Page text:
agreement also contained a term requiring payment by P&P of
"33.3% of any revenues collected by P&P through the sale of any
ancillary products including, but not limited to, home video game
rights, film rights and sequels."
Mr. Boyer testified in deposition that on April 18, 1996,
feeling uncomfortable in the absence of a written agreement, he
wrote and mailed a letter to Mr. Pellegrini outlining the terms
of their oral agreement, which included the 33.3% royalty
provision. Mr. Pellegrini denies that he ever received the
letter. However, Mr. Boyer seeks to testify to the mailing of the letter. He also
wishes to adduce evidence, which plaintiffs have not disputed,
that in 1997 his attorneys sent a copy of the April 18, 1996
letter to P&P's attorneys. Mr. Boyer did not retain a hard copy
of the original letter, but testified that the hard drive of one
of his computers contains three electronic copies of the letter,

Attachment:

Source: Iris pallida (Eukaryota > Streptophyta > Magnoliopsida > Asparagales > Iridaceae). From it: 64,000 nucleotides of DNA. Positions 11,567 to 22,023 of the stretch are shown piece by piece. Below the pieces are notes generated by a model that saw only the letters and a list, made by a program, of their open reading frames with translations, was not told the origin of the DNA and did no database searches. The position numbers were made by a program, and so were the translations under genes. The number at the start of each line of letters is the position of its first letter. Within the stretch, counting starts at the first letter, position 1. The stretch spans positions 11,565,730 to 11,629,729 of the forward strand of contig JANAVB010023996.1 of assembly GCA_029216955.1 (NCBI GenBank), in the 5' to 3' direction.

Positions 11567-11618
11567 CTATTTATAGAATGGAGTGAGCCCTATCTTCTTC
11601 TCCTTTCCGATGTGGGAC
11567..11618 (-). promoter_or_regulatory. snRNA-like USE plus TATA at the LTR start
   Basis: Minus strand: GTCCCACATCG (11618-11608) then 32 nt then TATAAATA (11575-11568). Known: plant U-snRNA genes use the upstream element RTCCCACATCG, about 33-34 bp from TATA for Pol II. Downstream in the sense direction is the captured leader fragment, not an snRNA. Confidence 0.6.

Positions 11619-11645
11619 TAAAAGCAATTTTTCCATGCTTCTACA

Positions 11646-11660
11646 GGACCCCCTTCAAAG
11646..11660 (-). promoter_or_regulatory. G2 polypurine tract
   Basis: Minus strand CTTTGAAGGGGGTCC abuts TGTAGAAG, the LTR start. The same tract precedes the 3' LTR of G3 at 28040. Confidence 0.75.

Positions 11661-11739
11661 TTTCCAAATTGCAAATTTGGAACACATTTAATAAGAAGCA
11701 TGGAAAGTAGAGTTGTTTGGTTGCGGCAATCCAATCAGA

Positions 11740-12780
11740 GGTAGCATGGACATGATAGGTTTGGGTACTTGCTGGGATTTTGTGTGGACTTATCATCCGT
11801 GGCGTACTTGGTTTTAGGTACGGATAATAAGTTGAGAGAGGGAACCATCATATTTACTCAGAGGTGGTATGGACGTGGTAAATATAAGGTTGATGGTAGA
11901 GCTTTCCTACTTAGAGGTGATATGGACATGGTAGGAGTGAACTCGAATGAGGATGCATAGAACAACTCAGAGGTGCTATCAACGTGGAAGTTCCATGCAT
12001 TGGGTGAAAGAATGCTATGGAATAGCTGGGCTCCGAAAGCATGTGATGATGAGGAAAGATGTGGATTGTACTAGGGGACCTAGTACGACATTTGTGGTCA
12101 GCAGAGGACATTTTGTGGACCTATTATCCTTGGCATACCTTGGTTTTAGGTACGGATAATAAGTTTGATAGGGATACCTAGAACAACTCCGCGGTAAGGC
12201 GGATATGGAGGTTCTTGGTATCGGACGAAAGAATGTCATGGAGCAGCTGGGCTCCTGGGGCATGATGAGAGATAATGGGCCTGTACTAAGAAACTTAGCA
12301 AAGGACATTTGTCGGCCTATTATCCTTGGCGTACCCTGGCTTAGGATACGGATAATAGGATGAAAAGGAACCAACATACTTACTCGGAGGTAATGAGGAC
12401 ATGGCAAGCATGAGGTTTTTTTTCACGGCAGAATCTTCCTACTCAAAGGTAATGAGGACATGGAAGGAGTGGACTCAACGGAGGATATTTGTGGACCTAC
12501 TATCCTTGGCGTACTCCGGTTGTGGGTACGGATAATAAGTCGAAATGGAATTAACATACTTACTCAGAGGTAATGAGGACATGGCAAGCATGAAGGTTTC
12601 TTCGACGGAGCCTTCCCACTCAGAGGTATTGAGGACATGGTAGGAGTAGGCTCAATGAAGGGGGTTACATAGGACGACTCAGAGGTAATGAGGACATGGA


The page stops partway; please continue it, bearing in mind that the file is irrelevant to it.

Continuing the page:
which of course are unsigned. Mr. Pellegrini never responded to
Plaintiffs argue for the exclusion of all evidence relating to
the April 18, 1996 letter on the following grounds: 1) the letter
is hearsay; 2) the letter does not fall within the exception to
the hearsay rule for records of regularly conducted activity,
because it was not made at or near the time of the events
recorded but was written to "memorialize an unusual incident with
the potential for future dispute"; 3) there are questions as to
the letter's authenticity; and 4) the probative value of the
letter is substantially outweighed by a danger of unfair
Plaintiffs argue that the fact that there are differences
between the three draft versions of the April 18, 1996 letter
found on the hard drive of Mr. Boyer's computer is evidence of
lack of authenticity of the document. I do not find that argument